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C.D. Warner, et al., comp.  The Library of the World’s Best Literature.
An Anthology in Thirty Volumes.  1917.
The Impostor and the Banker’s Wife: The Robbery
By Émile Gaboriau (1832–1873)
From ‘File No. 113’

RAOUL SPENCER, supposed to be Raoul de Clameran, began to triumph over his instincts of revolt. He ran to the door and rang the bell. It opened.  1
  “Is my aunt at home?” he asked the footman.  2
  “Madame is alone in the boudoir next her room,” replied the servant.  3
  Raoul ascended.  4
  Clameran had said to Raoul, “Above all, be careful about your entrance; your appearance must express everything, and thus you will avoid impossible explanations.”  5
  The suggestion was useless.  6
  When Raoul entered the little reception-room, his pale face and wild eyes frightened Madame Fauvel, who cried:—  7
  “Raoul! What has happened to you?”  8
  The sound of her gentle voice produced upon the young vagrant the effect of an electric shock. He trembled from head to foot: yet his mind was clear; Louis had not been mistaken in him. Raoul continued his rôle as if on the stage, and as assurance came to him his knavery crushed his better nature.  9
  “Mother, the misfortune which has come to me,” he replied, “is the last one.”  10
  Madame Fauvel had never seen him like this. Trembling with emotion, she rose and stood before him, with her tender face near his. She fixed in a steady gaze the power of her will, as if she meant to read the depths of his soul.  11
  “What is it?” she insisted. “Raoul, my son, tell me.”  12
  He pushed her gently away.  13
  “What has happened,” he replied in a choked voice which pierced the heart of Madame Fauvel, “proves that I am unworthy of you, unworthy of my noble and generous father.”  14
  She moved her head in protestation.  15
  “Ah!” he continued, “I know and judge myself. No one could reproach my own infamous conduct so cruelly as my own conscience. I was not born wicked, but I am a miserable fool. I have hours when, as if in a vertigo, I do not know what I am doing. Ah! I should not have been like this, mother, if you had been with me in my childhood. But brought up among strangers, and left to myself without any guides but my own instincts, I am at the mercy of my own passions. Possessing nothing, not even my stolen name, I am vain and devoured by ambition. Poor and without resources but your help, I have the tastes and vices of a millionaire’s son. Alas! when I recovered you, the harm was done. Your affection, your maternal tenderness which have given me my only days of happiness, could not save me. I who have suffered so much, who have endured so many privations, who have known hunger, have been spoiled by this new luxury with which you have surrounded me. I threw myself into pleasure as a drunkard rushes for the strong drink of which he has been deprived.”  16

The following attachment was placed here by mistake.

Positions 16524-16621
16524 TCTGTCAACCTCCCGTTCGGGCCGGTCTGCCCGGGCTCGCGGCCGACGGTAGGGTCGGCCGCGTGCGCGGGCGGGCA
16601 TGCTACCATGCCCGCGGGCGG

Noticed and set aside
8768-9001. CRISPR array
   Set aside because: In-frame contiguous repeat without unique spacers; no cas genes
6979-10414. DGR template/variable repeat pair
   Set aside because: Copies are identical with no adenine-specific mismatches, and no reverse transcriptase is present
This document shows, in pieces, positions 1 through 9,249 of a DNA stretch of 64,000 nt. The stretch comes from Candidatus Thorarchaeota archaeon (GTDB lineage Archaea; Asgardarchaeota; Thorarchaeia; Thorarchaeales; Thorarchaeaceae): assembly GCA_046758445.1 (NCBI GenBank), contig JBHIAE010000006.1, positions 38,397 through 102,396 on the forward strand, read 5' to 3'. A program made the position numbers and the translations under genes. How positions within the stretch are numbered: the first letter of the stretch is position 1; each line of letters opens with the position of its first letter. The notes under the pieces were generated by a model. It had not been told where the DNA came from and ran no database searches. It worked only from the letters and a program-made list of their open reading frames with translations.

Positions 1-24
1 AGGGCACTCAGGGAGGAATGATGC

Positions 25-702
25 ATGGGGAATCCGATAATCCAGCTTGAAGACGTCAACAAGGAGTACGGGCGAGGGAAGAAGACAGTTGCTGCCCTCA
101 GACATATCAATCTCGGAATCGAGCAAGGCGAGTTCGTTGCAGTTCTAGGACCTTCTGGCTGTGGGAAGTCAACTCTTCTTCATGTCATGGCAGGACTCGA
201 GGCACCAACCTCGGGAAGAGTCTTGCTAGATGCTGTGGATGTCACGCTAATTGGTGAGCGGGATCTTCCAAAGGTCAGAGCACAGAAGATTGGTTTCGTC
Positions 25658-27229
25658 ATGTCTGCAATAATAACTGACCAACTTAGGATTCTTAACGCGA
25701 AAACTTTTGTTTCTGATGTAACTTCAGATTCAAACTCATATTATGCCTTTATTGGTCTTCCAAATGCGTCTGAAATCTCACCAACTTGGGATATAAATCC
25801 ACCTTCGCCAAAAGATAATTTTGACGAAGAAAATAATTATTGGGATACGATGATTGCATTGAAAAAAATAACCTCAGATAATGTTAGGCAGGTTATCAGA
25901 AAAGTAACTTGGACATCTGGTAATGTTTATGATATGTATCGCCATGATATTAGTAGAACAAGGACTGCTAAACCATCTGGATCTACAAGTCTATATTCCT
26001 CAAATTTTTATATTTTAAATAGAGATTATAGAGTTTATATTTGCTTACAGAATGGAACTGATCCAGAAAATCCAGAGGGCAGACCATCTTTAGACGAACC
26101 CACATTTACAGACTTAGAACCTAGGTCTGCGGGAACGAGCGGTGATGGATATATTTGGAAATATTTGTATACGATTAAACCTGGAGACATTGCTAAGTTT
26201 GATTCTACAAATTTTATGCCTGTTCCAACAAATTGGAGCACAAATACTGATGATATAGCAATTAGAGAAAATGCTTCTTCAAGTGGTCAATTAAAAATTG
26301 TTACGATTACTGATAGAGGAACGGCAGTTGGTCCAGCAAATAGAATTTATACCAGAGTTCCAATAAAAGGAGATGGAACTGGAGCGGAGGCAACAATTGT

Raoul expressed himself with such intense conviction and assurance that Madame Fauvel did not interrupt.  17
  Mute and terrified, she dared not question him, fearful of learning some horrible news.  18
  He however continued:—“Yes, I have been a fool. Happiness has passed by me, and I did not know enough to stretch out my hand to take it. I have rejected an exquisite reality for the pursuit of a phantom. I, who should have spent my life by your side and sought constantly for new proofs of my love and gratitude, I, a dark shadow, give you a cruel stab, cause you sorrow, and render you the most unfortunate of beings. Ah! what a brute I have been! For the sake of a creature whom I should despise, I have thrown to the wind a fortune whose every piece of gold has cost you a tear! With you lies happiness. I know it too late.”  19
  He stopped, overcome by the thought of his evil conduct, ready to burst into tears.  20
  “It is never too late to repent, my son,” murmured Madame Fauvel, “and redeem your wrong.”  21
  “Ah, if I could!” cried Raoul; “but no, it is too late. Who knows how long my good resolutions will last? It is not only to-day that I have condemned myself without pity. Seized by remorse at each new failure, I have sworn to regain my self-respect. Alas! to what has my periodical repentance amounted? At the first new temptation I forget my remorse and my oaths. You consider me a man: I am only an unstable child. I am weak and cowardly, and you are not strong enough to dominate my weakness and control my vacillating character. I have the best intentions in the world, yet my actions are those of a scoundrel. The gap between my position and my nature is too wide for me to reconcile them. Who knows where my deplorable character may lead me?”  22
  He gave a gesture expressing recklessness, and added, “I myself will bring justice upon myself.”  23
  Madame Fauvel was too deeply agitated to follow Raoul’s sudden moods.  24
  “Speak!” she cried; “explain yourself. Am I not your mother? You must tell me the truth; I must hear all.”  25
  He appeared to hesitate, as if he feared to give so terrible a shock to his mother. Finally, in a hollow voice he said, “I am ruined!”  26
  “Ruined!”  27
  “Yes, and I have nothing more to wait for nor to hope for. I am dishonored, and through my own fault, my own grievous fault!”  28
  “Raoul!”  29